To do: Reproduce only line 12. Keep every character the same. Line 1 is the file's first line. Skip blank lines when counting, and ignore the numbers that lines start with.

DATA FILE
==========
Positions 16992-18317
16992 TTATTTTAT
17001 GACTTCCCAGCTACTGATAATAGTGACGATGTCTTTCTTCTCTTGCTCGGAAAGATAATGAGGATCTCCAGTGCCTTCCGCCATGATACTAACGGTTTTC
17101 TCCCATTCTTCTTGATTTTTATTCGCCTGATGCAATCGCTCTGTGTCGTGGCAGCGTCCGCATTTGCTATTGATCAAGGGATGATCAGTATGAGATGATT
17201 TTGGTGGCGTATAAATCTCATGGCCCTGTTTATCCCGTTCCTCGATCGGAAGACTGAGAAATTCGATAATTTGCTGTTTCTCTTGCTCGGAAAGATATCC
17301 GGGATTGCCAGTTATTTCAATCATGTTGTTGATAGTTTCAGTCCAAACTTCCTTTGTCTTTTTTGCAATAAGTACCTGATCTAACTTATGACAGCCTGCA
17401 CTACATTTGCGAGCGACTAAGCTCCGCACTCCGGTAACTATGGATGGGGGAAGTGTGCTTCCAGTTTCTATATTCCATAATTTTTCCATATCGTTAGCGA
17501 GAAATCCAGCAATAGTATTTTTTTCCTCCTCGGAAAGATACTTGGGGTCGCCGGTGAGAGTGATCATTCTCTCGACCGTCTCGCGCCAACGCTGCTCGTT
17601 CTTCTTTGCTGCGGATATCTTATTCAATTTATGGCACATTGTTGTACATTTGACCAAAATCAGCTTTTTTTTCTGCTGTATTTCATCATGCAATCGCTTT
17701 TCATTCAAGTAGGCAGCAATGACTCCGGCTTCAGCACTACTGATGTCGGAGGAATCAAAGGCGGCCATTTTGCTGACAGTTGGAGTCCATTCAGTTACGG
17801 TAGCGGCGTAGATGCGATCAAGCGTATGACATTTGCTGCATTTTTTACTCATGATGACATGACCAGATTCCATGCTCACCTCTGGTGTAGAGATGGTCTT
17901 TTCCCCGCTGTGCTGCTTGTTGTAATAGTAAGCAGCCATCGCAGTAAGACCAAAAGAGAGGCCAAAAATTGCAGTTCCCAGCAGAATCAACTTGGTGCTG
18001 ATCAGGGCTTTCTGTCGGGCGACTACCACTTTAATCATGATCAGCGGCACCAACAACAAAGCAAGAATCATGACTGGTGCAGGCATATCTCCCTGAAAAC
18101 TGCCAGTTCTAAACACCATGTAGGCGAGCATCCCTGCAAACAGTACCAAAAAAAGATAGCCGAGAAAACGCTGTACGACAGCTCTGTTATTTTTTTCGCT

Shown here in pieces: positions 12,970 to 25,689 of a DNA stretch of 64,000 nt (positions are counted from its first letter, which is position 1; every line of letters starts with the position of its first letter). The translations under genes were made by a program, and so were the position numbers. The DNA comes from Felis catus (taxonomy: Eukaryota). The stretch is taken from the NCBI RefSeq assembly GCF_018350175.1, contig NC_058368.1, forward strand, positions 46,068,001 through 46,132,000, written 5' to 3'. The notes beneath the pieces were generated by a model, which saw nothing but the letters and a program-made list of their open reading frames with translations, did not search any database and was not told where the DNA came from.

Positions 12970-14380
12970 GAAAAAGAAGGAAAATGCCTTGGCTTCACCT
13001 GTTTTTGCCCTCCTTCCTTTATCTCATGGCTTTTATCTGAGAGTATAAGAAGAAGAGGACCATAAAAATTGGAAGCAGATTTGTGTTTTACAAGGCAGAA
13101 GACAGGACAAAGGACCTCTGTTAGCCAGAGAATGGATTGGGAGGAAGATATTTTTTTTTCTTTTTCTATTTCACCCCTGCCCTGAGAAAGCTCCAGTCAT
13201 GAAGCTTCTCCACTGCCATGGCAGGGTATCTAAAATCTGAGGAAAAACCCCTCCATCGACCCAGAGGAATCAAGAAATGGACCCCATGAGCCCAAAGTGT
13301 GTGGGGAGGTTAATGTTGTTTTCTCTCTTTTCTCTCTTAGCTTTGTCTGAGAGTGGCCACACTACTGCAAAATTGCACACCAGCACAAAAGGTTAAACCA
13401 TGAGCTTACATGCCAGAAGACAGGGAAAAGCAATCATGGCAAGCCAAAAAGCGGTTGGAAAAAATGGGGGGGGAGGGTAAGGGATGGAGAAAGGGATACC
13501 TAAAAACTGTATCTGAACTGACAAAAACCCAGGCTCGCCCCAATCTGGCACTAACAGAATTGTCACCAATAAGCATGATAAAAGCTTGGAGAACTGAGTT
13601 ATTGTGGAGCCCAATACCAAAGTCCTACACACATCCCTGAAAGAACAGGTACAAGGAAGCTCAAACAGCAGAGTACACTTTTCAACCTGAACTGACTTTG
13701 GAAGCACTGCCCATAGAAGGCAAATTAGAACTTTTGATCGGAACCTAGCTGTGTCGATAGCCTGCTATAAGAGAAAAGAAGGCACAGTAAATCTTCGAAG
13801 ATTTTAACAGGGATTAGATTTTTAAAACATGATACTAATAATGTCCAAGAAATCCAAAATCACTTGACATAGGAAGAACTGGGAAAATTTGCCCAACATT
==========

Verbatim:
17901 TTCCCCGCTGTGCTGCTTGTTGTAATAGTAAGCAGCCATCGCAGTAAGACCAAAAGAGAGGCCAAAAATTGCAGTTCCCAGCAGAATCAACTTGGTGCTG